Milk fever is a condition that affects dairy cattle but can also occur in dogs, beef cattle or even goats. It is a disorder caused by a low level of calcium in the body of the animal. The most sensitive type of dairy cattle are the Jersey cows who are fat and mature. Milk fever is one of the most expensive animal diseases that the dairy farmers face. In fact, it is estimated that cost of treating one cow may even exceed 400 dollars regarding drugs and vet. Moreover, other costly effects come along with milk fever such as reduction in the productive life span of each affected cow, low milk production and even worse deaths of dairy cattle. It is also believed that cows with milk fever may also develop other metabolic disorder such as ketosis and retained placentas. According to Hibbs (2013), milk fever is often easy to spot, but hard to detect not unless the dairy producer often checks his cows blood calcium levels. We have a received several complaints from the dairy producers who have encountered this condition in their dairy cattle. And as per their requests, we have decided to give detailed information regarding this metabolic disease and how you can spot and prevent it from causing huge losses in the future. (Hibbs, 2013).
Based on Hardy (2010) findings, milk fever can have a lasting knock-on impacts in the dairy cattles production cycle. Therefore we are required to enforce appropriate measures to reduce the likeability of such condition in the future. Hardy explains that dairy cattle often requires a high level of blood calcium during the lactation phase to meet the needs of milk synthesis. He adds that approximately twenty to thirty grams of calcium are required daily for milk production however during fetal development just before calving, cows require about eight to ten grams of calcium daily. Hardy (2010) also explains that milk fever reduces muscle contraction in cattle, including the teat sphincter muscle which plays an important role in enabling closure of the teat orifice after milking. This means that in cases where the muscles are not contracting, and the teat orifice is not closing, there is a high risk of mastitis. This author also teaches that there are two types of milk fever: clinical milk fever and the subclinical milk fever. Clinical fever involves three stages of increasing worsening symptoms from critical stage to survival stage. However, treatment plans for this condition have been intensified, and there are a lot of treatment options. On the other hand, subclinical milk fever is a special type of milk fever which is defined as low blood calcium levels in the cows body with no clinical symptoms. In the conclusion of his publication, Hardy (2010) suggests that it is imperative to adopt appropriate methodologies to prevent the incidences of clinical and subclinical milk fever in the future. He adds that all dairy producers should reduce the amount of calcium they give to their cows before calving, this is to enable the cow to produce her calcium from the blood or bone immediately after giving birth. Moreover, the he reminds all dairy producers to feed their cows with high-quality dry meals which have a lot of magnesium and has no added calcium (Hardy, 2010).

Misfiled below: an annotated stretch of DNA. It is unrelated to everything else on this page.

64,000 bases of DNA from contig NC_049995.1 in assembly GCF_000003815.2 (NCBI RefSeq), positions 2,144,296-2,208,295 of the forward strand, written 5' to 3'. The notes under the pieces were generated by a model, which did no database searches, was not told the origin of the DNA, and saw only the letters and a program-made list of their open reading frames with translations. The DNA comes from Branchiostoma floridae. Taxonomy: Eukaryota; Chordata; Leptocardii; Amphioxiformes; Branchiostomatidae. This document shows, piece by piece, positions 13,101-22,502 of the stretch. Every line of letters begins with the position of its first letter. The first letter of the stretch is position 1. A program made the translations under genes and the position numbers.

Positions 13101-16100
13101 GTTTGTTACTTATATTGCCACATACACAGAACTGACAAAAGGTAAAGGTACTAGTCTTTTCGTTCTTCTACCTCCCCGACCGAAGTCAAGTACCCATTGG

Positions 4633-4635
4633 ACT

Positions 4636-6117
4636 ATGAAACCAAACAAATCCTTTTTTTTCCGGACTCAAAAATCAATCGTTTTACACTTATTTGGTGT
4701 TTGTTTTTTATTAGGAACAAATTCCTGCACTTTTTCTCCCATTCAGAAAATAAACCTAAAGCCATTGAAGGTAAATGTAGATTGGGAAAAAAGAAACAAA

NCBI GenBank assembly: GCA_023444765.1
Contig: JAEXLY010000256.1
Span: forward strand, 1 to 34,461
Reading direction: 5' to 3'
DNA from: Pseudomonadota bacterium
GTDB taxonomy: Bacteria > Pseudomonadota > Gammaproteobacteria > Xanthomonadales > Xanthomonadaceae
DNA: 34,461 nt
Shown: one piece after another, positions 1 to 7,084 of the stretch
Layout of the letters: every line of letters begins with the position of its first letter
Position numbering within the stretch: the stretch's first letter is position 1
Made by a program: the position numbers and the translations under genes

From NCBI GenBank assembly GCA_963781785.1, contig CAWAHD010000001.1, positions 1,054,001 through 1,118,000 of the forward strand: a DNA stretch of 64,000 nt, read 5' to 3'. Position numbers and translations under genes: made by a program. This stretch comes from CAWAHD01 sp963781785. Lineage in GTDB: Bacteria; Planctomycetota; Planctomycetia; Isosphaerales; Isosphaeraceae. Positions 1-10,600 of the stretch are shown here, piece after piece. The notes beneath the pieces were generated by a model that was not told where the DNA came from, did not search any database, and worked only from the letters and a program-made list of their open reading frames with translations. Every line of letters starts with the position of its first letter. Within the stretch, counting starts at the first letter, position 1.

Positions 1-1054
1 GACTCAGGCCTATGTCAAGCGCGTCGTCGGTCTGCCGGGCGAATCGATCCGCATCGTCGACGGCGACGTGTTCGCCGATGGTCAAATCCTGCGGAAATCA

According to Fethers (2011), most of the milk fever symptoms are due to lowered blood calcium levels. He explains that in common events, cows suffering from this condition often shows agitation and tremor in their limb and head muscles. Other symptoms include cold ears and legs, staring eyes, a dry muzzle, drowsiness, and constipation. Fethers (2011) also states that cows which produce large quantities of milk are more vulnerable than the lower producers since the fall in the blood calcium level in the high producers is huge. Therefore, dairy producers are warned from selecting cows for high production since it may lead to higher chances of the cow contracting milk fever. He adds that age of the cow is also an important aspect when evaluating the vulnerability of the cows to this condition. Old cows are more vulnerable than the young cows; this is because old cows often produce large quantities of milk and they cant replace the blood calcium quickly. Moreover, fat dairy cattle are at a greater risk than the thin ones. This author advises that treatment should begin as early as possible before it causes more devastation to the cows health. He explains that dairy farmers are required to use 300ml or more of calcium borogluconate as soon as they spot early symptoms of milk fever. This treatment should be administered through injection of the solution onto the neck. Now, this is a critical message everyone should note: Cows that are under treatment should not be milked for 24 hours. Towards the end of his publication, Fethers (2011) advises all dairy producers to manage the diet of their cows and ensure that their cattle are kept on low calcium meal during the lactating phase (Fethers, 2011).
Fethers, G. F. "The Treatment of Milk Fever." Australian Veterinary Journal 7.4 (2011): 149-51. Web.
Hardy, B. "Milk fever control." Veterinary Record 107.18 (2010): 431-32. Web.
Hibbs, J.w., and H.r. Conrad. "Milk Fever in Dairy Cows. VII. Effect of Continuous Vitamin D Feeding on Incidence of Milk Fever." Journal of Dairy Science 59.11 (2013): 1944-946. Web.
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